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Jinx Hardcover – January 8, 2013
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Top Customer Reviews
(Ben, age 8 ... the first book big book he read by himself!)
Jinx lives in what looks at first to be a terrible world; he loses both of his parents (dead or missing) in early childhood, and some step-parents as well; by the time we meet him he's living with a new set of step-parents, to whom he's barely connected, and who are so desperately poor that they plan to leave him in the forest to die in order to be able to feed their new baby. Needless to say, things don't turn out that way (or this would be a very short book). He meets up with Simon the maybe-not-evil wizard... and revealing anything more would involve spoilers.
Jinx, Simon, and the other characters - especially Sophie, Reven, Elfwyn, and Dame Glammer, all think and act - unlike too many characters in children's fantasy novels - just as real people in the same situation might think and act. The story's main villain, the Bonemaster, is clearly Evil with a capital E (as Jinx points out to Reven, he has a bridge made of human bones) - but what's less clear is what it means to be Good. The characters are united in their opposition to the Bonemaster (most of the time), but when left to their own devices their goals and beliefs are often at odds. But there's nothing didactic or preachy about the presentation of these quandaries; this is a very witty book, inspiring frequent smiles. (I'd love to give examples here, but, well, spoilers.)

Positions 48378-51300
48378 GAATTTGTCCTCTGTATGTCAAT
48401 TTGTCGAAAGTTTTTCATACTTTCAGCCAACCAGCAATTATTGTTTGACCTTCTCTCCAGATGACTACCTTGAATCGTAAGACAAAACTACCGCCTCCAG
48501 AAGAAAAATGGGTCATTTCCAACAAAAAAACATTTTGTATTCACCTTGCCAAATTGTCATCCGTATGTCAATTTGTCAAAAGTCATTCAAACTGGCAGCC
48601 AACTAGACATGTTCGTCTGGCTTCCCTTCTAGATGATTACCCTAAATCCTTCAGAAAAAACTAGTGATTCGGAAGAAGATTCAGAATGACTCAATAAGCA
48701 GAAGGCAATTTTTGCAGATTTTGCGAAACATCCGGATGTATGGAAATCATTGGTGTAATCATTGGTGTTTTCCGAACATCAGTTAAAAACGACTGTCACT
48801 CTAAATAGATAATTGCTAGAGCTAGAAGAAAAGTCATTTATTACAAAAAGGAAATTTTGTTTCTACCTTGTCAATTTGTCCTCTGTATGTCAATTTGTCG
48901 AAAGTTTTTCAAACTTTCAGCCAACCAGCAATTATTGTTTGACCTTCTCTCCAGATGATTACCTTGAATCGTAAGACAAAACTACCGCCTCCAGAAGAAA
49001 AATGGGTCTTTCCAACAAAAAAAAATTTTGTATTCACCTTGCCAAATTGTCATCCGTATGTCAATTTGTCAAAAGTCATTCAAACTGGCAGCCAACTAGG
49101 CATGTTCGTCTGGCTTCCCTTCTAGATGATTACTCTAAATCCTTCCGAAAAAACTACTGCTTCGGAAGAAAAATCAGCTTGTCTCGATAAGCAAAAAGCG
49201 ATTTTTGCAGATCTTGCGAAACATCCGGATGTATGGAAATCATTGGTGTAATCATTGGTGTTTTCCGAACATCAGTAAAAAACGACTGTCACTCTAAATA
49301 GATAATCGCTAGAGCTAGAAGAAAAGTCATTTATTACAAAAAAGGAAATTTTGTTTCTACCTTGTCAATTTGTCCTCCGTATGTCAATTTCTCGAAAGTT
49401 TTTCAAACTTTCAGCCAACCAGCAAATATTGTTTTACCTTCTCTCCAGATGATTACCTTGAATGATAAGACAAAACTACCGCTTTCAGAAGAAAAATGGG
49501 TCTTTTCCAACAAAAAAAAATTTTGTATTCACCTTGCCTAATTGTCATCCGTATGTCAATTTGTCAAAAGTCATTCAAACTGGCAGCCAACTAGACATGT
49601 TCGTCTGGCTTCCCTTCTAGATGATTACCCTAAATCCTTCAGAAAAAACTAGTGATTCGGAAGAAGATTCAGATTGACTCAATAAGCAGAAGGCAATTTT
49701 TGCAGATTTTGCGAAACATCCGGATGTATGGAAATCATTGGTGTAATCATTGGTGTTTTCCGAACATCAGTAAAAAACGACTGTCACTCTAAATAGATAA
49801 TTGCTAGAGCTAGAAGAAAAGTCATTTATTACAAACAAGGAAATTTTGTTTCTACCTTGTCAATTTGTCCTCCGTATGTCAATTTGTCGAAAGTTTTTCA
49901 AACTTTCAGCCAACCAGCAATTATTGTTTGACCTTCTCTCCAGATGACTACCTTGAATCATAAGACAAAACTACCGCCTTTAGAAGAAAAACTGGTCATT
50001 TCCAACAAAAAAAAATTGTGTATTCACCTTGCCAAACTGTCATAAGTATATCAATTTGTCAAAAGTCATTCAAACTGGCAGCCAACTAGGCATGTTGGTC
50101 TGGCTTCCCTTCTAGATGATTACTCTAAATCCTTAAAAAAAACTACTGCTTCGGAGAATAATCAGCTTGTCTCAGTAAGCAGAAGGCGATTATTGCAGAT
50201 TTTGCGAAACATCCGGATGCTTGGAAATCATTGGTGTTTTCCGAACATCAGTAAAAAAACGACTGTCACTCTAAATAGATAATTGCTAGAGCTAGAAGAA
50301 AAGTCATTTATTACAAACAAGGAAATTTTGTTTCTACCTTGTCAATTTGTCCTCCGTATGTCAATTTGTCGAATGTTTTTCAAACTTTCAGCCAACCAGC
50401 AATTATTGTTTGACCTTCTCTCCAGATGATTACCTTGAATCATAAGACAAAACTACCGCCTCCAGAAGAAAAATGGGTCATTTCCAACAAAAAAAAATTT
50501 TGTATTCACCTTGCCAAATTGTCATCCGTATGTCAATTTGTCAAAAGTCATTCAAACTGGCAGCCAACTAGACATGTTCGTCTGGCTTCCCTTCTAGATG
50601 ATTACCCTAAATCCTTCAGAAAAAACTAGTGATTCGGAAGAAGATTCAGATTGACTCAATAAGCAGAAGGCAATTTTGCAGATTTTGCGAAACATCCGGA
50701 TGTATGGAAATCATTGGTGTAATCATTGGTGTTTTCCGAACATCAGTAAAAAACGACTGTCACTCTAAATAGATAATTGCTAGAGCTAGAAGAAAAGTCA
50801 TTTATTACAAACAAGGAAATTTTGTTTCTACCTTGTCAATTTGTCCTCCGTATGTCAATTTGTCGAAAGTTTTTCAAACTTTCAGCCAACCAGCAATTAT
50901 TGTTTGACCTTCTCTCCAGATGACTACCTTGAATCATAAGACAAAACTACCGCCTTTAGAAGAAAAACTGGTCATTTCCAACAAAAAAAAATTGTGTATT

So when I sat down to read it I was interested to see if I like it as well. I did. This is your basic perfect fairytale. There is a poor unfortunate boy with evil step parents. His stepfather tries to kill him but ends up as troll food instead. Add in witches that ride butter churns (now I want one) a married couple that literally live in different worlds and the amazing landscape of Urwald and you have as original a take on the old poor unwanted kid makes good meme as you can get.
One of my chief delights about this book is that Sage Blackwood can write. The language is rich and the imagery is vivid. It will improve your child's own writing to read things these well written.
It goes without saying that there will be another. That usually annoys me but I will be happy to meet Jinx again. I now also kind of (really) want a butter churn.
Although I'm a fan of The Hobbit and the Harry Potter series, I was never a fan of the fantasy genre or other such books. Nonetheless, this one was quite charming and I actually found myself entertained. Although Jinx is young, he's hardened to life and has learned to survive and you quickly learn to like him. Simon the wizard is interesting, though, and the issue of whether or not he (or any other grownup, for that matter) is trustworthy becomes an interesting wrinkle in the story. Eventually other kids his age are added to the story, but they have their own challenges as well, making them more than just stick-figures in the story. And that seems to be one strength of this story - its characters. It's not Tolkien or Harry Potter, of course, but I enjoyed it and I think a lot of kids will, too. (I received an advance copy of this book from the publisher.)